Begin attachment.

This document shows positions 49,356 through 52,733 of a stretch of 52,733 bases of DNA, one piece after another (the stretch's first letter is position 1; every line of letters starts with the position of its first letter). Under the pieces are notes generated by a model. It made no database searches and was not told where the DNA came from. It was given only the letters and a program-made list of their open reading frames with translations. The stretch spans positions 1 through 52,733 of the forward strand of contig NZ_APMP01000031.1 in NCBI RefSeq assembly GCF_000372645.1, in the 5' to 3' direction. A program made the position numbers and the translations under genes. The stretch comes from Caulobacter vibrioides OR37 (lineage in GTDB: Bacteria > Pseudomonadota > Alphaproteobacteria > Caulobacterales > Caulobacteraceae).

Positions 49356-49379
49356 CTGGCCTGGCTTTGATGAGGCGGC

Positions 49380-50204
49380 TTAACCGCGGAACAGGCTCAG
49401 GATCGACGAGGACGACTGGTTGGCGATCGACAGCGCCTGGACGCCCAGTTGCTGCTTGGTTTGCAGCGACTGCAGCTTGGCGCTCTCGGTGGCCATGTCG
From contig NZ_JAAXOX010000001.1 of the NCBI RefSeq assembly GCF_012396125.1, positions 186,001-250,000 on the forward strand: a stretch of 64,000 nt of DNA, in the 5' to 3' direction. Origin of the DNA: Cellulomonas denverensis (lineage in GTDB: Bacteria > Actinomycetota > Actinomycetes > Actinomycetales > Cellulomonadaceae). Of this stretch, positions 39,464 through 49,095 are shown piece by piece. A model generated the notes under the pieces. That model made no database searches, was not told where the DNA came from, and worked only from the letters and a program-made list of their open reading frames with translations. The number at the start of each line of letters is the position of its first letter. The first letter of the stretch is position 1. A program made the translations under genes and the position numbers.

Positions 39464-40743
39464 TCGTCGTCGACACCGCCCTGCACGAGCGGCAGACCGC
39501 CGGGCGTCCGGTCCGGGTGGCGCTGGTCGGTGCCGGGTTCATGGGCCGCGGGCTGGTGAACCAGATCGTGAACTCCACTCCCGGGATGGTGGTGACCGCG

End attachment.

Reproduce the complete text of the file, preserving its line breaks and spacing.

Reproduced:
This document shows positions 49,356 through 52,733 of a stretch of 52,733 bases of DNA, one piece after another (the stretch's first letter is position 1; every line of letters starts with the position of its first letter). Under the pieces are notes generated by a model. It made no database searches and was not told where the DNA came from. It was given only the letters and a program-made list of their open reading frames with translations. The stretch spans positions 1 through 52,733 of the forward strand of contig NZ_APMP01000031.1 in NCBI RefSeq assembly GCF_000372645.1, in the 5' to 3' direction. A program made the position numbers and the translations under genes. The stretch comes from Caulobacter vibrioides OR37 (lineage in GTDB: Bacteria > Pseudomonadota > Alphaproteobacteria > Caulobacterales > Caulobacteraceae).

Positions 49356-49379
49356 CTGGCCTGGCTTTGATGAGGCGGC

Positions 49380-50204
49380 TTAACCGCGGAACAGGCTCAG
49401 GATCGACGAGGACGACTGGTTGGCGATCGACAGCGCCTGGACGCCCAGTTGCTGCTTGGTTTGCAGCGACTGCAGCTTGGCGCTCTCGGTGGCCATGTCG
From contig NZ_JAAXOX010000001.1 of the NCBI RefSeq assembly GCF_012396125.1, positions 186,001-250,000 on the forward strand: a stretch of 64,000 nt of DNA, in the 5' to 3' direction. Origin of the DNA: Cellulomonas denverensis (lineage in GTDB: Bacteria > Actinomycetota > Actinomycetes > Actinomycetales > Cellulomonadaceae). Of this stretch, positions 39,464 through 49,095 are shown piece by piece. A model generated the notes under the pieces. That model made no database searches, was not told where the DNA came from, and worked only from the letters and a program-made list of their open reading frames with translations. The number at the start of each line of letters is the position of its first letter. The first letter of the stretch is position 1. A program made the translations under genes and the position numbers.

Positions 39464-40743
39464 TCGTCGTCGACACCGCCCTGCACGAGCGGCAGACCGC
39501 CGGGCGTCCGGTCCGGGTGGCGCTGGTCGGTGCCGGGTTCATGGGCCGCGGGCTGGTGAACCAGATCGTGAACTCCACTCCCGGGATGGTGGTGACCGCG